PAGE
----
All of this makes me think of the ones who got away, as it were. The ones I loved fiercely, but lost, for whatever reason. I don't believe it's possible to have a strong friendship with another woman and not feel the loss of it when it is gone, even if it's your decision to leave. To all the girls I loved before, here is what I learned from you.

1. Ali-cat. You were the first girl to call me friend and not call me freak. We were childhood friends in the truest sense --we experienced the ridiculous, inventive and dreamlike early years of our lives together. You were the reason I wasn't ridiculed at school. You were my grounding in reality, and my safe place. We moved away and left you behind, but for years every friend I had was held up to the cutting of your shadow I kept, like Wendy Darling, by my pillow. You gave me confidence.

2. Kathy. You and Wendy always loved each other more than you loved me, but you still made me part of your world. You shared with me, and were so very careful to call me as often as you called each other. You left notes in my locker. You gave me cards on Valentine's Day. You kept me from shutting down through two years of hell in Catholic school, and you stood behind me, quiet and strong, while I figured out who I was and how to fight for what I believed in. You showed me my own strength.

3. Alison. I never understood why you wanted to be my friend. You were 18, I was 14, and we were from different worlds. When you went away to college, you sent me letter after letter about the things you were experiencing, wonderful things. At the time I was too young and naive to see your bravado for what it was, and your stories gave me hope that there was life after high school. You made me mix tapes that changed my entire view of music. You gave me the black cape to wrap myself in when I went away to college myself, my ticket in.

4. Heather. You were always the "cooler" friend. You knew the names of everyone in all the bands I loved, and knew when they would be playing at the club downtown. You had already been "cool" in high school, and had no need to use college as a tool to reinvent yourself. You took me in, and validated me with your friendship. You asked for nothing in return except for mine, not at all the bad teen movie scenario that would have been if Hollywood had been writing this friendship. You loved me, and I loved you, until your own self-loathing led you down a path that I could not follow, and we drifted apart, quietly and without drama or fanfare. You gave me my first adult friendship with another woman, and the skills to build more.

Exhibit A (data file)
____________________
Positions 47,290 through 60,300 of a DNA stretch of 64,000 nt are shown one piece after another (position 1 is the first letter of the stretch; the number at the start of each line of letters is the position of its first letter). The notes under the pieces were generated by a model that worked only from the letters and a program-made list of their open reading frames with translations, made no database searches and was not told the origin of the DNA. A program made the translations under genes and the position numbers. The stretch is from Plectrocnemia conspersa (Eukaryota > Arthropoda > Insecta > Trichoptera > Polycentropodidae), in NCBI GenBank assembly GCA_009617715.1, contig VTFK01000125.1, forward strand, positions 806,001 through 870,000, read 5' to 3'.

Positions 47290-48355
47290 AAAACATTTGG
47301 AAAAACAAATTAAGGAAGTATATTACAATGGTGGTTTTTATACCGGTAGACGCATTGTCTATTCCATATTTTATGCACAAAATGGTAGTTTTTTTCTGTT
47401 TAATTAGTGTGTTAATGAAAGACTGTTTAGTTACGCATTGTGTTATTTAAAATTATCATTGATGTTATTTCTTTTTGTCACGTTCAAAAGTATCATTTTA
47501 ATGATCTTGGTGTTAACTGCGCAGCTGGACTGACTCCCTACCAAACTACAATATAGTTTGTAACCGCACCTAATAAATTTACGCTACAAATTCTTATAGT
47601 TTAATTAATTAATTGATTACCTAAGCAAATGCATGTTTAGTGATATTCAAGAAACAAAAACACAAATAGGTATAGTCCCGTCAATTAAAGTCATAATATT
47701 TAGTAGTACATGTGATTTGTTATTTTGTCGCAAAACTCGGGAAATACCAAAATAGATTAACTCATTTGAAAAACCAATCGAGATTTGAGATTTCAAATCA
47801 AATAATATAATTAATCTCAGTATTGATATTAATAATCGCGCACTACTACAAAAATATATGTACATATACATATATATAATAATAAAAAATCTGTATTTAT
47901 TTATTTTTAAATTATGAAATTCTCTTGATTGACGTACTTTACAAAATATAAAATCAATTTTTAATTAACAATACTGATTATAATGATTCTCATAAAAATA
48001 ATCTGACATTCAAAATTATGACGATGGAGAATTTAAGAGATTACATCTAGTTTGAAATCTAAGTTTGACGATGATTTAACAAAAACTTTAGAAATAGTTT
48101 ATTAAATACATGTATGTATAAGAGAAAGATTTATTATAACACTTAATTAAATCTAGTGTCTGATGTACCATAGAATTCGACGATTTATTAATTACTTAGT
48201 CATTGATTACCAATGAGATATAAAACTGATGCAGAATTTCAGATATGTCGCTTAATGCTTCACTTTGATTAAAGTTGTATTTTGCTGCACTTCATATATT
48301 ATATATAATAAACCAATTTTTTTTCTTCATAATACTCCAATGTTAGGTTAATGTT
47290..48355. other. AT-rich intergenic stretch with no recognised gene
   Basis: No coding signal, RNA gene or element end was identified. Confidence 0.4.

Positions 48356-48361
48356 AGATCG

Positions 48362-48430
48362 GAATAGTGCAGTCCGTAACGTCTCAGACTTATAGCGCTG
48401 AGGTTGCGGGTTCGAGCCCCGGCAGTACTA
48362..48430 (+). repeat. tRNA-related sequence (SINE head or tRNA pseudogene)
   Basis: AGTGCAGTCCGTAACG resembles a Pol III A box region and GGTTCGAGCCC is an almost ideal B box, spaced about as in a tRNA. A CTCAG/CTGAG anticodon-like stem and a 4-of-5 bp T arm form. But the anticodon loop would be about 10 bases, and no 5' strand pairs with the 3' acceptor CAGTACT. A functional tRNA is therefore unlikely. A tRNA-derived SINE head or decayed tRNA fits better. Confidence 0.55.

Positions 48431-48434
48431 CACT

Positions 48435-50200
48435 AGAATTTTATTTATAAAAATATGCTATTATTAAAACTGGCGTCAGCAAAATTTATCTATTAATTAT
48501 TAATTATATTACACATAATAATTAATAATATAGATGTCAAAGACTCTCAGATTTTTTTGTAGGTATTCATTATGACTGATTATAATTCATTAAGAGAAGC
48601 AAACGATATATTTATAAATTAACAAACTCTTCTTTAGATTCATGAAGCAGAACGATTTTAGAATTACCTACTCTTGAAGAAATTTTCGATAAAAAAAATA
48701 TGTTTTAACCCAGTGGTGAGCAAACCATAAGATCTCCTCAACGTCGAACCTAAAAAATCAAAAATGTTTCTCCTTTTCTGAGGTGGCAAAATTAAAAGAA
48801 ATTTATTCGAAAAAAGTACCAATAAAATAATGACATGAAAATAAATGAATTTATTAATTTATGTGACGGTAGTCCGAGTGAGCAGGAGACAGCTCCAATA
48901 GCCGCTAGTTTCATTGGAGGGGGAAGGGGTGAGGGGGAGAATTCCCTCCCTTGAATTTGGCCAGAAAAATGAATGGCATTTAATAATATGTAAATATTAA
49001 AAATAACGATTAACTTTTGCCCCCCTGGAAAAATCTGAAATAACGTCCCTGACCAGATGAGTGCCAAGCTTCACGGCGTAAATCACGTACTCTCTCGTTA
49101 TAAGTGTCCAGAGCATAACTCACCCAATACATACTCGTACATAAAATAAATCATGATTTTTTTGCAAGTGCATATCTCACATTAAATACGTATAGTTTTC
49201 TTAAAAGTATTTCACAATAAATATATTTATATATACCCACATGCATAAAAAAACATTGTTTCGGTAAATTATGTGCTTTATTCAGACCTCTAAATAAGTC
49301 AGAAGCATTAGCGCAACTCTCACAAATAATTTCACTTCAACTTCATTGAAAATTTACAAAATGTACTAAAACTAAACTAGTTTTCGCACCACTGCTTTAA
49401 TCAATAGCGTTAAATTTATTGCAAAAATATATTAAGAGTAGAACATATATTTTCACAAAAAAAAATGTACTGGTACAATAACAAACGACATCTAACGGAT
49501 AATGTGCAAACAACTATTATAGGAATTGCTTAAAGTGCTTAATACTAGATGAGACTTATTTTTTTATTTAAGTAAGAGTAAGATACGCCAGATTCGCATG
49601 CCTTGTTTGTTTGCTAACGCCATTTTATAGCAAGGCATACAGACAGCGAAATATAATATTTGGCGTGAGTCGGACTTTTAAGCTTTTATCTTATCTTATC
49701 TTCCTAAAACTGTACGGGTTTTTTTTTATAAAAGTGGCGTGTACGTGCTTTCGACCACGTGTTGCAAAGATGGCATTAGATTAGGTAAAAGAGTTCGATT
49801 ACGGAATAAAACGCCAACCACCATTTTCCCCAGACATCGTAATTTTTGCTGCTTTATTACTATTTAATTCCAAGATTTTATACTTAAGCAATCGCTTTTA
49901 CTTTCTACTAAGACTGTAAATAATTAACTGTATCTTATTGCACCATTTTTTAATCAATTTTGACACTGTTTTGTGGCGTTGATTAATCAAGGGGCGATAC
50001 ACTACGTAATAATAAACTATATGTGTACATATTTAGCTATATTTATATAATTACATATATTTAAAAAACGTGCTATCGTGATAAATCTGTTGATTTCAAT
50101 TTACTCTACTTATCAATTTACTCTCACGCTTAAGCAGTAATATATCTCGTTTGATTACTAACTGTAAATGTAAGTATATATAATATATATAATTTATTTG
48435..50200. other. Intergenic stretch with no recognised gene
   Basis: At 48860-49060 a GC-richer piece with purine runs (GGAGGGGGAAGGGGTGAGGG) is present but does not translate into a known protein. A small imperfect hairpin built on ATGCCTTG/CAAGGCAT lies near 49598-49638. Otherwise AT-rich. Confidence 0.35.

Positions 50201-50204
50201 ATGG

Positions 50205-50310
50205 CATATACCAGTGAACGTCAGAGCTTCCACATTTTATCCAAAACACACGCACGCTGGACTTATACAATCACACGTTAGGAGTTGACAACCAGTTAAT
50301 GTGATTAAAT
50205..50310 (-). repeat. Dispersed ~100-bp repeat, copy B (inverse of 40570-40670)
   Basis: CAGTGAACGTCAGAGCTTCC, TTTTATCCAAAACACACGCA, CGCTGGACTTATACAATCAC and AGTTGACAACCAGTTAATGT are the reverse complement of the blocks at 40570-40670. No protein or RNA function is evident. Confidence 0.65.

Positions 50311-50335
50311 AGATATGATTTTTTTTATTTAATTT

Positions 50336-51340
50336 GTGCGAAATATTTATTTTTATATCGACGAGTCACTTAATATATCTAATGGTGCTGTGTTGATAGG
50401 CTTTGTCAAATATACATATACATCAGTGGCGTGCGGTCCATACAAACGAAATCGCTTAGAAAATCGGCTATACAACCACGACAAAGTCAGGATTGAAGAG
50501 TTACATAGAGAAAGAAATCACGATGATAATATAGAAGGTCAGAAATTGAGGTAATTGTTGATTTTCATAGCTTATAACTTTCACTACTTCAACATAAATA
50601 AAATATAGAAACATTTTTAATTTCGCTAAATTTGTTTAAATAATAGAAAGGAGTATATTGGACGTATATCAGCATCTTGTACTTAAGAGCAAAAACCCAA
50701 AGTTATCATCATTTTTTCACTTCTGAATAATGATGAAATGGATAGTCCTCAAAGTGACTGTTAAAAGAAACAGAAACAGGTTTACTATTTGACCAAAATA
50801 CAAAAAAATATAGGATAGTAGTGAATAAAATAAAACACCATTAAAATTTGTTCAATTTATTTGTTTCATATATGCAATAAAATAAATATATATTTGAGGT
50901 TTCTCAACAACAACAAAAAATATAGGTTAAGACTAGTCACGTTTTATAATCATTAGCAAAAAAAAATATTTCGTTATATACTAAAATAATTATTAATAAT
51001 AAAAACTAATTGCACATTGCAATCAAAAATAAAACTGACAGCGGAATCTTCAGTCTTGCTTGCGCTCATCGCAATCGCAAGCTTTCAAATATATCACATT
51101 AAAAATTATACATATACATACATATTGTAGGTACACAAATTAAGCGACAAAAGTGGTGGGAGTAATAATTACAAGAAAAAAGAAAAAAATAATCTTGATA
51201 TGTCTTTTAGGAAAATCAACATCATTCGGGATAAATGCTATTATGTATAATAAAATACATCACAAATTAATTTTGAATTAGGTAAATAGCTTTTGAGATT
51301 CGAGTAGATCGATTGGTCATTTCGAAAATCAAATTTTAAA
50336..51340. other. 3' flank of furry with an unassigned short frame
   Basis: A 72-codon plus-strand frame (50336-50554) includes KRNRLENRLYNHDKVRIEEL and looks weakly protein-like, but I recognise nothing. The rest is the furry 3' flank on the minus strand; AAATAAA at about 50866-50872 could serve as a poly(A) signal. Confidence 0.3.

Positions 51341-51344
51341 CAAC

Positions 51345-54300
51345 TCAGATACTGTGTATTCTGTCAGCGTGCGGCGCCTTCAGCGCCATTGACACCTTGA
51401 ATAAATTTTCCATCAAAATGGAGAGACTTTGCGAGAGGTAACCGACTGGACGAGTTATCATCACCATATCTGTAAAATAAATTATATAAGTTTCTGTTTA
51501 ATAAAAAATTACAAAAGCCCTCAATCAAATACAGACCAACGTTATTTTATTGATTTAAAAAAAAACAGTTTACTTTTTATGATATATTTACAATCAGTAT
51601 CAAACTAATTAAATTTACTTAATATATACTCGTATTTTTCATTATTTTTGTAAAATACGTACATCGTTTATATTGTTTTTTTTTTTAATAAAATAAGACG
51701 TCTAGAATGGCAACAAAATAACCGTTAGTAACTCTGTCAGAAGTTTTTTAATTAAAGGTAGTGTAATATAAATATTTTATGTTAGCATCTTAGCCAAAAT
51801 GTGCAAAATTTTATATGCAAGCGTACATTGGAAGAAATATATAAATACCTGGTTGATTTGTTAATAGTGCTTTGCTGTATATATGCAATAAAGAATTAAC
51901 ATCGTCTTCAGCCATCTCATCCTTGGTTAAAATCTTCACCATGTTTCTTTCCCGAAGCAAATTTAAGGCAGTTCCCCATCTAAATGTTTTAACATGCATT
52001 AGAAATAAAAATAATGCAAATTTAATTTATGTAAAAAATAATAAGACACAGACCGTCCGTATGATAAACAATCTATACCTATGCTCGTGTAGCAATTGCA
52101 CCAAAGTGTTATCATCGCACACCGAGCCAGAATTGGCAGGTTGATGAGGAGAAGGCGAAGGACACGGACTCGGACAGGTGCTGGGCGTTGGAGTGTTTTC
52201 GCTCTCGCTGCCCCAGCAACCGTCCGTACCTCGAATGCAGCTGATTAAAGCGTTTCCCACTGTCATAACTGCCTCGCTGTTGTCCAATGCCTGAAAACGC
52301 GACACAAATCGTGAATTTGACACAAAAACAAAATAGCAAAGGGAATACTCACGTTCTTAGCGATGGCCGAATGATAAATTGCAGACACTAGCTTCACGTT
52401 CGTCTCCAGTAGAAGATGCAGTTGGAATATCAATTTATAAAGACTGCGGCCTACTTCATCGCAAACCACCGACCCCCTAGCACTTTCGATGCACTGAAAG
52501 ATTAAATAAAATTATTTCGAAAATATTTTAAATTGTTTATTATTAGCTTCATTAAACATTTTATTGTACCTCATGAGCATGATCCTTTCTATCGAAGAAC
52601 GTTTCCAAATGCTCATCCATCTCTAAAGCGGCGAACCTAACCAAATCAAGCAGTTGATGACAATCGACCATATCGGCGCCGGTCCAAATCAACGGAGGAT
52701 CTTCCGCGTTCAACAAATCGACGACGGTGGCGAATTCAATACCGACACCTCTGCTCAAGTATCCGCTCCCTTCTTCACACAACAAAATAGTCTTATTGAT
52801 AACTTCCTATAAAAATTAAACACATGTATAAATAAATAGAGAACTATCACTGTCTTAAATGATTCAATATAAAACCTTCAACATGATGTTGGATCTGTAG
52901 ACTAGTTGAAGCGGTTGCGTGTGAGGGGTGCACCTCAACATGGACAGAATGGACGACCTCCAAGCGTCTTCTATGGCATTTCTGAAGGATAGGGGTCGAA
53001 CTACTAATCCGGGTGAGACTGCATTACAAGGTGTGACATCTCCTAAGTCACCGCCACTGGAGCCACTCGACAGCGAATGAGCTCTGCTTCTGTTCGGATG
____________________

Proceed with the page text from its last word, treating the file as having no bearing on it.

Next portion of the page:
5. Wanna Blessed Be. A pseudonym, and the first I've used here. The woman in question is someone who has tried very hard in the not so distant past to do damage to the life I have built for myself, and I will not give her more tools than I have to that would allow her to find me in this place. We were friends because we worked together. Sometimes you worked for me, and sometimes just near me, but for a long time we enjoyed the solidarity that comes from being outside the norm while working inside it. We shared many of the same views, and we shared many of our secrets. You were involved in many of the most significant events in my adult life - you were at my wedding, and at the hospital after the birth of the Kraken. Time passed, and even while we saw each other every day our lives took different directions. Mine became more stable and comfortable, while yours unraveled. Events transpired that I don't feel comfortable conveying here, and you betrayed me. More than once. Something that very few women I have loved in this life have done. You shook my faith in my own intuition.

6. Lori. We also met at work, and our lives could not have been more different. You were the girl that went to the fraternity parties, and wore sweatshirts and baseball hats to the office. I was the girl wearing the wig to hide the fact that her hair was pink. Circumstances drove us to friendship, and I worked harder for yours than I have for any other friendship I have had in this life. You made me fight for every revelation, every understanding, every vulnerability. But eventually, you became one of the best friends I have ever had. No one has ever made me laugh the way you did, or allowed me (nay, encouraged) me to be so silly. And when my heart was broken by a jerk you hated, you still dropped what you were doing and drove across town to drink margaritas with me and tell me he was a jerk. You moved. Not far away, only 40 minutes or so, but it might as well have been over the ocean. The timing was terrible, with your job, and my job, and my meeting the Minotaur so soon thereafter that everyone's time became precious and scarce. You were in my wedding, and you soon thereafter married the man you presented to me for the first time at the rehearsal dinner. I sat on the beach at your wedding, 8 months pregnant, so incredibly grateful that after all the imbeciles you had dated, you had managed to marry the only one I had ever felt comfortable with. You gave me the first adult friendship I made OUTSIDE of college, and many, many years of good times.